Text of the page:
The gel forming mucins form the surface brushes are complex linear polymers that are responsible for the non-Newtonian property of the tear film. It is believed that the mucins are the main responsible party to establish the viscosity of the tears.15 The mucin gel completely disintegrates with each blink and then then is completely restored at the end of the blink cycle.20 The tear film should quickly move to full fluid regime in low blink velocities and maintain low friction. Unlike the normal eye condition where the highest viscosity during the interblink interval shifts to a low viscosity condition during the fast-spontaneous blink phase, this is not the case for dry eye patients. Instead, the high viscosity may allow for full fluid regime at the beginning of the blink but the viscosity is not phase altered and the maintained high viscosity creates high shear forces, increased shear stress, and friction during the blink (much like a Newtonian fluid).14 This can illicit microtrauma during the high velocity blink. The shear stress can be accompanied by physical pressure to deform the sliding surfaces in a way that exceeds tolerances in corneal and lid margin sensitivity leading to patient symptomatology.6,21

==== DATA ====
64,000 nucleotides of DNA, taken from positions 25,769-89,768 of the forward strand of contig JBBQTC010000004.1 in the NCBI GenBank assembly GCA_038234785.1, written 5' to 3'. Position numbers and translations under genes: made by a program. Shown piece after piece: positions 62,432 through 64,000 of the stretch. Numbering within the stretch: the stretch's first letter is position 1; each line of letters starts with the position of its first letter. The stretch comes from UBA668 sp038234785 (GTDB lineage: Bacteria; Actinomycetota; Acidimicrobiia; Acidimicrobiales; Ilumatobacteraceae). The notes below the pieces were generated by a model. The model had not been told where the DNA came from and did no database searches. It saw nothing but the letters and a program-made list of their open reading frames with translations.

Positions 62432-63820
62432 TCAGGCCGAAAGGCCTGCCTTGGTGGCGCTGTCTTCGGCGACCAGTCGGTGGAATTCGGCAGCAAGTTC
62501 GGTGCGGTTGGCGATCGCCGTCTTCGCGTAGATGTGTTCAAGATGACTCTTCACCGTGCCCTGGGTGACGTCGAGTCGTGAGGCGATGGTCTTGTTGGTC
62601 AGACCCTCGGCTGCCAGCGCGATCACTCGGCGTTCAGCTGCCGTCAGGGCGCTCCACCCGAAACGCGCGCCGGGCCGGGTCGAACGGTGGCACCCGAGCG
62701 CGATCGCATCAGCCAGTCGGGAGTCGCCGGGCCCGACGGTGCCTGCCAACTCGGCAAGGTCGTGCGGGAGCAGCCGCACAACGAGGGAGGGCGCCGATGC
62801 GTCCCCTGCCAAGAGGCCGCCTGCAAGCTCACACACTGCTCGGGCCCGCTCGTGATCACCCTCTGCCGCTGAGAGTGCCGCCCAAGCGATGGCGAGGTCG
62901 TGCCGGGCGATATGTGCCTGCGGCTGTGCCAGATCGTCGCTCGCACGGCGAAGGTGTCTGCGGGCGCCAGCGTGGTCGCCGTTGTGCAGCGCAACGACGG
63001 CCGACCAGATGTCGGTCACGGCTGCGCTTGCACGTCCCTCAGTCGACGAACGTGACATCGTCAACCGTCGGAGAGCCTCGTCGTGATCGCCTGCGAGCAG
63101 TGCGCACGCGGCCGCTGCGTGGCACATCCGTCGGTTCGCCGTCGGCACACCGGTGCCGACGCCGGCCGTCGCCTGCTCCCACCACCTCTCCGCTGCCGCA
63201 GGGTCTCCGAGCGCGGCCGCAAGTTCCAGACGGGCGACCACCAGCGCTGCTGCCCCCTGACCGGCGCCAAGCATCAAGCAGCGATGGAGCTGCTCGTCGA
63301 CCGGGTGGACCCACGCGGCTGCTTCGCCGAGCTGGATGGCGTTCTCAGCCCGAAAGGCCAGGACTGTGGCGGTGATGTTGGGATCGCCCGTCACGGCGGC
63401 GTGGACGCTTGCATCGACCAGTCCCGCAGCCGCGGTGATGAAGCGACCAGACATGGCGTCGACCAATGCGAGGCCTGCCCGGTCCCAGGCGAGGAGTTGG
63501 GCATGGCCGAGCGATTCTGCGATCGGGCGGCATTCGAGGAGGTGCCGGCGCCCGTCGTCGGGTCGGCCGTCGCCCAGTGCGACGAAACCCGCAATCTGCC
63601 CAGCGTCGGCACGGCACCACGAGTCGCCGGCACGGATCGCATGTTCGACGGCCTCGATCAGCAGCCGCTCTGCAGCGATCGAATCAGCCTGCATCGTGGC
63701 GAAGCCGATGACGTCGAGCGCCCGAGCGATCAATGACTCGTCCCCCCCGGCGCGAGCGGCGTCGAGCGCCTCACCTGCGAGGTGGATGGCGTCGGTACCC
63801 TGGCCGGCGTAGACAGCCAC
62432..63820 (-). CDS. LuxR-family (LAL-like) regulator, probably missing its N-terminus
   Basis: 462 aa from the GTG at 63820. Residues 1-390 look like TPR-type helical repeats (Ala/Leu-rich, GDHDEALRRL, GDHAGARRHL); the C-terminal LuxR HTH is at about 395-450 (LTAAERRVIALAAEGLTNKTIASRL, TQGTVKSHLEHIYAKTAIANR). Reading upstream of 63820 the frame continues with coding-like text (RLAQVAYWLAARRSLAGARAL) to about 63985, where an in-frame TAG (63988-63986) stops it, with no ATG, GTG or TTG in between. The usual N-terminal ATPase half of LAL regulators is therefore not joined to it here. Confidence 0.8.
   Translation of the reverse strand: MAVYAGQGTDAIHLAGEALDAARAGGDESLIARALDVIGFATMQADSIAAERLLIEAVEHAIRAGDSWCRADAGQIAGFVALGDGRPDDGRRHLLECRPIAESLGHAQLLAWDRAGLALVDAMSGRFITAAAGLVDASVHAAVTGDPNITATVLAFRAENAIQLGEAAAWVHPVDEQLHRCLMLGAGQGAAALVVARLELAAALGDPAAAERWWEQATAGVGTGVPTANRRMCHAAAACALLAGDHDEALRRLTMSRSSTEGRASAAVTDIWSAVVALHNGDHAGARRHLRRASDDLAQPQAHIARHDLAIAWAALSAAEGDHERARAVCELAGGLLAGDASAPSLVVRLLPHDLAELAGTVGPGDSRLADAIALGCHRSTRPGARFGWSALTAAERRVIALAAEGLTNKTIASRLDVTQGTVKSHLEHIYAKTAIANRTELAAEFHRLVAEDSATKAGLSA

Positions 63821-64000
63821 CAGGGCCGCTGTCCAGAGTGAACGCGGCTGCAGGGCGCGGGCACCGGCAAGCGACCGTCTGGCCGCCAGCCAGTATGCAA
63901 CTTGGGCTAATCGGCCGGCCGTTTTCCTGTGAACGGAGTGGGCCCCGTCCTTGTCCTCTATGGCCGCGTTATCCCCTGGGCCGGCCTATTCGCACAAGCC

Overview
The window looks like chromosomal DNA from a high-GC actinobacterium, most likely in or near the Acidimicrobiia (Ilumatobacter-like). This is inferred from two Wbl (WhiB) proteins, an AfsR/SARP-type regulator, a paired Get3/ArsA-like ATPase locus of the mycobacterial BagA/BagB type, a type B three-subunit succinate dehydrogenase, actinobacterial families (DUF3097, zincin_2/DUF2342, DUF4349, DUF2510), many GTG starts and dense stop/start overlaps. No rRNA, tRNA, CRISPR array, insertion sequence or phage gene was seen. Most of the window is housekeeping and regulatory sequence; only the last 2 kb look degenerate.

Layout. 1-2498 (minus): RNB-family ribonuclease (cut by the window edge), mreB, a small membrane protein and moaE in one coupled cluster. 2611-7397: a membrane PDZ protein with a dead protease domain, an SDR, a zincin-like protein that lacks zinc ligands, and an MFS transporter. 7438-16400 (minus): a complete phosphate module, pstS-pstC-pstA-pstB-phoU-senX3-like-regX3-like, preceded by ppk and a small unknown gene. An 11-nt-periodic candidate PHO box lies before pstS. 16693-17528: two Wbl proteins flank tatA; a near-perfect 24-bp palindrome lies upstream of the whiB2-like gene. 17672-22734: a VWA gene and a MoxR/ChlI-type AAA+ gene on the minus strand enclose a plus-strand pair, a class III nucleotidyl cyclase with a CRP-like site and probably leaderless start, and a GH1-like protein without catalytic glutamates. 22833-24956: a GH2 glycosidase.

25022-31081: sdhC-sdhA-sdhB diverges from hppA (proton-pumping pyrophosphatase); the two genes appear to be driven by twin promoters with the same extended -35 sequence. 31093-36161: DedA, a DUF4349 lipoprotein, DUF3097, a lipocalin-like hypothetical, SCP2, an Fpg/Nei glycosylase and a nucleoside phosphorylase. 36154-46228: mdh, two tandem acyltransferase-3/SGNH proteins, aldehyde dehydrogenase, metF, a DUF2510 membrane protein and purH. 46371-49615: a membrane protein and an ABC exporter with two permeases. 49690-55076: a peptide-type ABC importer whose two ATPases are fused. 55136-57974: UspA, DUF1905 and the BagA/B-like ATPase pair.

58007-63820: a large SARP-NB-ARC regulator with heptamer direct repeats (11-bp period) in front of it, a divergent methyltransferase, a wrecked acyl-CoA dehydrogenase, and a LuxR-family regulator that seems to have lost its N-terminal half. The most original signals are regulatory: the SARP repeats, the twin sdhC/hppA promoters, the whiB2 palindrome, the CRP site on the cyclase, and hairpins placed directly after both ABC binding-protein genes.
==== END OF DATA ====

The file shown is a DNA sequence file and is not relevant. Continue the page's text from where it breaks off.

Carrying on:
Eye Lids and the Lid Wiper